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Notice of Potential Claim Does Not Render Prior Knowledge Exclusion Inapplicable

August 2009

The United States District Court for the Eastern District of New York has held that notice of an error potentially giving rise to a claim provided by a policyholder before the inception of a lawyers professional liability policy does not bar applicability of the policy's prior knowledge exclusion. St. Paul Fire & Marine Ins. Co. v. Sledjeski & Tierney, PLLC, 2009 WL 2151425 (E.D.N.Y. July 17, 2009). The court further held that the claims-made policy's "potential claim" provision requiring that the policyholder give such notice did not render the policy ambiguous, and it rejected additional policyholder arguments regarding rescission and timely disclaimer.

The policyholder was a law firm that represented a widow and her deceased husband's estate following his death in a 2003 motor vehicle accident. The firm filed a wrongful death action in state court on behalf of the estate in 2005, on the day the statute of limitations expired. In March 2008, the estate filed a malpractice action against the firm, alleging that it had filed a defective summons and a defective, unverified complaint that was never served in the wrongful death action. In October and November 2007, prior to the filing of the malpractice action, the firm notified its professional liability insurer about the alleged errors that ultimately let to the malpractice action.

The liability policy in effect at the time the insured provided notice (the 2007 policy) contained a prior knowledge exclusion for claims arising out of errors or omissions "occurring prior to the inception date of this policy" if the insured, prior to the inception date, "knew or could have reasonably foreseen that such error...might be expected to be the basis of a 'claim' or 'suit.'" The insurer provided a defense while reserving its rights regarding this exclusion and subsequently filed a declaratory judgment action seeking a declaration of no coverage pursuant to the exclusion.

In denying the firm's motion to dismiss, the court first addressed the firm's argument that it had provided notice of the potential claim during the 2007 policy, and thus coverage was available during the subsequent 2008 policy. The court rejected that argument, noting that the insurer sought a declaration of rights under the 2007 policy, not the 2008 policy, and therefore any argument concerning the 2008 policy or actions the firm took in the fall of 2007—well after the inception of the 2007 policy—to notify the insurer about potential claims was irrelevant. In any event, the court explained, the prior knowledge exclusion did not include any type of notification requirement; it applied simply if the firm knew or could have reasonably foreseen that an error committed prior to the policy's inception date could lead to a claim or suit. The correct inquiry, the court stated, was whether the firm could have foreseen that its alleged errors associated with the filing of the wrongful death action in 2005, well before the inception of the 2007 policy, could have led to a malpractice suit—and not whether the firm notified the insurer of the potential suit.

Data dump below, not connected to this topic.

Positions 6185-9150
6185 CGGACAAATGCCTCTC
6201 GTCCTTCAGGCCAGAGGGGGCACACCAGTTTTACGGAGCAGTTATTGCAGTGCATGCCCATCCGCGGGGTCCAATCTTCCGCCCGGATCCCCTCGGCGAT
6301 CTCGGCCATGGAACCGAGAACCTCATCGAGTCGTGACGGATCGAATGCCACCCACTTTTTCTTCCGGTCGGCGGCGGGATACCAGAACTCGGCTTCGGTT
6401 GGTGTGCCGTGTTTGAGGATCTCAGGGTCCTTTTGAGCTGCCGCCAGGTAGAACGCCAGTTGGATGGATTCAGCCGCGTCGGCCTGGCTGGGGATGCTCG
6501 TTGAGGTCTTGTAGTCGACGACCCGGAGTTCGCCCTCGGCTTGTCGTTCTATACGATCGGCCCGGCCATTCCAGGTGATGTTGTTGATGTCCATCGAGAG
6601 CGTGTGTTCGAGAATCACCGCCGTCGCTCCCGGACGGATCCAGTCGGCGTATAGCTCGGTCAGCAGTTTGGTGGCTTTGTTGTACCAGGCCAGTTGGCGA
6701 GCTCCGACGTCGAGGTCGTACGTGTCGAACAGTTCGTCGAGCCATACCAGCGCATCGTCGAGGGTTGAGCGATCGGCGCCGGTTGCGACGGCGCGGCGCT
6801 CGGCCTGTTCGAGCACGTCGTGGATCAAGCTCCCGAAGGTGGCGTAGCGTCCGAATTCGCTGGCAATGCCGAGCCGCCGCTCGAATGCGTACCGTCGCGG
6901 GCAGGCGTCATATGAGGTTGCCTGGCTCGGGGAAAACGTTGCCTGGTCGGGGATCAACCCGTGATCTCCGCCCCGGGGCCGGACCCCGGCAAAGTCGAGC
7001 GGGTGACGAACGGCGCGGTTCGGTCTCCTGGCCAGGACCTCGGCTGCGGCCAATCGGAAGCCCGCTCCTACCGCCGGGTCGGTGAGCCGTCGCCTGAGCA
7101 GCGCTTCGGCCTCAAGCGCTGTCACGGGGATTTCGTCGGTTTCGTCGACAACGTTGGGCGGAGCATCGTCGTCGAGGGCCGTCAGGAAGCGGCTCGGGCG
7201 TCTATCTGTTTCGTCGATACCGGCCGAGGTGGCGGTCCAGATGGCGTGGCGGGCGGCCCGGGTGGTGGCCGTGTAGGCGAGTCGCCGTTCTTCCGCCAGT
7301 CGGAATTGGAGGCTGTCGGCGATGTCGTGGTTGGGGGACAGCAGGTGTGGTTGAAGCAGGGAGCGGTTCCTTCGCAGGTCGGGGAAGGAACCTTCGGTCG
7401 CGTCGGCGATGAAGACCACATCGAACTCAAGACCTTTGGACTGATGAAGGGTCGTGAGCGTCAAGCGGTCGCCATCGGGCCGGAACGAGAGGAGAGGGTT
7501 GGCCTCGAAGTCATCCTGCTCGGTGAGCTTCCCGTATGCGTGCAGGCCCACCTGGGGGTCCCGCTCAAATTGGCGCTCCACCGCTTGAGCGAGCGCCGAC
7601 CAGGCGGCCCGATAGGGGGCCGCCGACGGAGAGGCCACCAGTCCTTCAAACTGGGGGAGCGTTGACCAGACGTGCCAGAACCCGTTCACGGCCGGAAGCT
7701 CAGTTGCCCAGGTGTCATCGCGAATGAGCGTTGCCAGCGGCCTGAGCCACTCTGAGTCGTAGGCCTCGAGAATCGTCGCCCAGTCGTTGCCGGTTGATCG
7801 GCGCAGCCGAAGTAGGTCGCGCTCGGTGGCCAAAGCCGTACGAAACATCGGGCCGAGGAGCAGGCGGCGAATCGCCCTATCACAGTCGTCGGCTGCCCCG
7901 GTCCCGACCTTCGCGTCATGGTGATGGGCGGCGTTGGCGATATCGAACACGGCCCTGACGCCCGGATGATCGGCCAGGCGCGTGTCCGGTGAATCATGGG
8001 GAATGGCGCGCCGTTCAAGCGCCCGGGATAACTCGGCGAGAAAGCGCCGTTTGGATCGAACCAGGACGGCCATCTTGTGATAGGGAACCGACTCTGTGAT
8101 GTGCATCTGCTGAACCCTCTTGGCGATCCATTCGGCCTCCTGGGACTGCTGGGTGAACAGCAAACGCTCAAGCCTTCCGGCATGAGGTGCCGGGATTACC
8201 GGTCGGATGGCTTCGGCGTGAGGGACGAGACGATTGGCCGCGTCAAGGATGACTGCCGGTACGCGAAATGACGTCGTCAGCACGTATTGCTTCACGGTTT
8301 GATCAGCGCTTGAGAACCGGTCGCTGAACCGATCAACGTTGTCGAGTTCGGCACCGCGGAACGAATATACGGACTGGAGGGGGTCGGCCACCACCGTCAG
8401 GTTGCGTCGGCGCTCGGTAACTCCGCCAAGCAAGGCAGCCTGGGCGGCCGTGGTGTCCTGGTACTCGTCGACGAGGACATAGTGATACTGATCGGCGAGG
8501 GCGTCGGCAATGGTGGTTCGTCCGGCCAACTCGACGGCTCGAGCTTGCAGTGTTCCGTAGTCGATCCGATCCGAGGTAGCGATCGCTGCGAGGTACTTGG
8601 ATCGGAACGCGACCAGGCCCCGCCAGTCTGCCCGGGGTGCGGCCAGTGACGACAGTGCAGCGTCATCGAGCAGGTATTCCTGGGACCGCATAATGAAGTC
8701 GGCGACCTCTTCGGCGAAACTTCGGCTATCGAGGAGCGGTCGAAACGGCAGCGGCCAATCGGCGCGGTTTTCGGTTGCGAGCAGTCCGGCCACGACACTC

The court also explained that the 2007 policy could be applicable, despite the underlying suit having been filed during the 2008 policy's period, by virtue of a "potential claim" provision requiring the firm to give written notice to the insurer when it "first becomes aware of a circumstance which may give rise to a 'claim'" and that any subsequent claims arising out of that circumstance "shall be considered to have been made and reported during the 'policy period.'" Thus, the policyholder's notice in October and November 2007 may have triggered coverage under the 2007 policy, the court held.

The court then rejected the firm's argument that the "potential claim" provision's reporting requirement was essentially "occurrence-based policy language" that created an ambiguity as to whether the policy as a whole was occurrence-based or claims-made in nature and whether the 2007 policy was implicated. The court noted that the firm did not allege that the "potential claim" provision's language itself was ambiguous. The court further explained that the firm had failed to distinguish between language requiring notice of an occurrence in an occurrence-based policy and language requiring notice of a potential claim in a claims-made policy, which serve different purposes. In this case, the latter potentially enabled the firm, because it provided notice of the alleged error in 2007, to obtain coverage under the 2007 policy for any claim arising out of that alleged error, even though the malpractice claim was brought in 2008, after the 2007 policy had expired. The court then indicated that factual issues precluded it from determining whether the 2007 policy's prior knowledge exclusion barred coverage at this stage of the litigation.

Finally, the court rejected the firm's argument that the insurer's complaint should be dismissed because the insurer allegedly did not timely disclaim coverage. The court rejected the firm's reliance on New York Insurance Law § 3420(d)(2), which, while requiring a liability insurer to "give written notice as soon as reasonably possible of [a] disclaimer of liability or coverage," expressly applies only to "coverage for death or bodily injury arising out of a motor vehicle accident or any other type of accident." In this case, the court explained, the underlying claim was a malpractice suit under which no death or bodily injury arose, and therefore the provision did not apply. The court also explained that under the common-law rule, even if a delay in disclaiming coverage is unreasonable, it must prejudice the policyholder. Because the reasonableness and prejudice issues were factual inquiries, the court held that dismissal as a matter of law was unwarranted.